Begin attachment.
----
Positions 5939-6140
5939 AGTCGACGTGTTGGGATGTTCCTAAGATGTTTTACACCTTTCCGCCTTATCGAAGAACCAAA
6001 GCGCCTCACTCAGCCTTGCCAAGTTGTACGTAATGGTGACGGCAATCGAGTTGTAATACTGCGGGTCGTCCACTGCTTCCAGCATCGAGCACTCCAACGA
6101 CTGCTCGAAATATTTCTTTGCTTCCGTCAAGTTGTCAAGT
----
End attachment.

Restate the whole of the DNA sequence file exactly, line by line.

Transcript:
Positions 5939-6140
5939 AGTCGACGTGTTGGGATGTTCCTAAGATGTTTTACACCTTTCCGCCTTATCGAAGAACCAAA
6001 GCGCCTCACTCAGCCTTGCCAAGTTGTACGTAATGGTGACGGCAATCGAGTTGTAATACTGCGGGTCGTCCACTGCTTCCAGCATCGAGCACTCCAACGA
6101 CTGCTCGAAATATTTCTTTGCTTCCGTCAAGTTGTCAAGT